Presenting the Turkish government’s budget proposal for the next year, Turkish vice president Cevdet Yilmaz recently said it would prioritise construction, revitalisation and growth in all sectors, focusing on recovery from the damage to the economy from the early-February earthquakes.
The government has allocated TL 1.03 trillion ($37 billion) in its 2024 draft budget to meet the cost of earthquake-related damage and the needs of people in the region, Yilmaz told a news conference in Ankara. There are also donations and pledges for concessional loans from World Bank EU to aid quake recovery. Erdogan may have beaten his rivals in the presidential-parliamentary election in May/June in the region largely on promises of cheap and very rapid rebuilding.
However, according to Reuters, confirmed by several Turkish sources, construction is stalled and targets are very likely to be missed. Another miserable winter in tents and container cities with little financial aid could become a forceful factor in March local elections, potentially causing AKP candidates to face severe challenges.
Reuters explains why rebuilding is moving ahead only at a snail’s pace:
“More than a dozen officials, builders and engineers told Reuters that rising construction costs and economic uncertainty have deterred companies from bidding for government reconstruction contracts, making that deadline look hard to reach, especially in the worst-hit areas.
With work underway on a fraction of the planned new buildings in the devastated city of Adiyaman, survivors fear a long wait together. They are exposed to summer and winter temperatures in the lines of containers set up as temporary housing after the Feb. 6 disaster.
By the government’s own account, 40,000 homes will be ready by the end of November, leaving three months to finish nearly 280,000 more by February.
One senior government official with direct knowledge of the reconstruction plan said the target could be missed, citing insufficient fresh funding to hold new tenders amid rising costs. Another official also cited budget constraints and said new measures were needed to speed things up.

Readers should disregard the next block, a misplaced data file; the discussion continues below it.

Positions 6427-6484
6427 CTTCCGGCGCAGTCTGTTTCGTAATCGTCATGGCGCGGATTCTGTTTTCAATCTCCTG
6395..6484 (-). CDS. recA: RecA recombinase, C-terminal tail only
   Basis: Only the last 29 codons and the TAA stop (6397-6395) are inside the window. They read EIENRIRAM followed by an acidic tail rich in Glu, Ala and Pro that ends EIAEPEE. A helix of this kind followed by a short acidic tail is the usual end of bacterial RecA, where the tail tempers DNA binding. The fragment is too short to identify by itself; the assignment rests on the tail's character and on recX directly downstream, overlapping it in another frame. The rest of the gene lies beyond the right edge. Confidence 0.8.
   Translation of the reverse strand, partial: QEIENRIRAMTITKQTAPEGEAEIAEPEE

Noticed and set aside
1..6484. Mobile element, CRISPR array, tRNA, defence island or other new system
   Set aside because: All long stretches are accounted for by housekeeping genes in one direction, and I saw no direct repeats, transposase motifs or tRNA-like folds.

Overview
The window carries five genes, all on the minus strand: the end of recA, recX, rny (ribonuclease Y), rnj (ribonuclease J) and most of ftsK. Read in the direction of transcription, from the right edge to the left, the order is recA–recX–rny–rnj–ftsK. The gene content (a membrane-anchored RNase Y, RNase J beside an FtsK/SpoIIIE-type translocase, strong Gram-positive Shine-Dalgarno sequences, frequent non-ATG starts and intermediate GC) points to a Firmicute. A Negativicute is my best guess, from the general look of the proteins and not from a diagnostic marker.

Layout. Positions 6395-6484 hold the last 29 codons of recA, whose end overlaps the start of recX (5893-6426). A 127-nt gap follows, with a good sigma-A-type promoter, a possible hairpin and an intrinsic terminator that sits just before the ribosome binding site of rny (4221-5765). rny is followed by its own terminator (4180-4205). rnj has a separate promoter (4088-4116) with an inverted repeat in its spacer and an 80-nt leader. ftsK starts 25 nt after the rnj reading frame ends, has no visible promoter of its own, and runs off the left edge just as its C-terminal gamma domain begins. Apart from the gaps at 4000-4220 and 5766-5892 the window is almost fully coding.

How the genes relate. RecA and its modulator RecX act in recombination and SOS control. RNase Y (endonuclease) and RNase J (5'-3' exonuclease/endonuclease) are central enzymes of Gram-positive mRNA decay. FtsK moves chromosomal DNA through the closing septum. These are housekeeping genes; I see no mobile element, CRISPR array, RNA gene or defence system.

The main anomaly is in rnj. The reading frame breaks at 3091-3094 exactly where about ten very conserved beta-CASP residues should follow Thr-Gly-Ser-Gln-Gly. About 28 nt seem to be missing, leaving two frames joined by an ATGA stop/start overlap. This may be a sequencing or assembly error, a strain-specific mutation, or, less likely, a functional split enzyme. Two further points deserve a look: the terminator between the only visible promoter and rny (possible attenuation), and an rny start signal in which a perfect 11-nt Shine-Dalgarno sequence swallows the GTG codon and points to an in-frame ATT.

The main reason? They both said the effort had taken a blow when fewer companies bid for the reconstruction tenders after a post-election economic policy U-turn in June sent the currency plunging.
As of Aug. 6, construction was underway on 123,000 homes, according to a Reuters review of the most recent public ministry data, covering the six months from the earthquake.
The ministry data also showed construction had only started on 7% of almost 65,000 homes the government promised would be completed in Adiyaman province within two years of the quake.
“I see no possibility of all houses being delivered in a year,” said Bayir, who is also a member Adiyaman’s Provincial Coordination Council.
Erdogan says in total 680,000 homes will be finished within two years under a government-funded scheme that will see homeowners repay the costs interest free over 20 years.
A public website showed about five project tenders per day in April, before slowing in May. The data stopped being disclosed on May 31. Reuters could not establish how many tenders have been issued since. The urbanization ministry did not respond to a question from Reuters about why the data stopped being published, always a sure sign that things are amiss.
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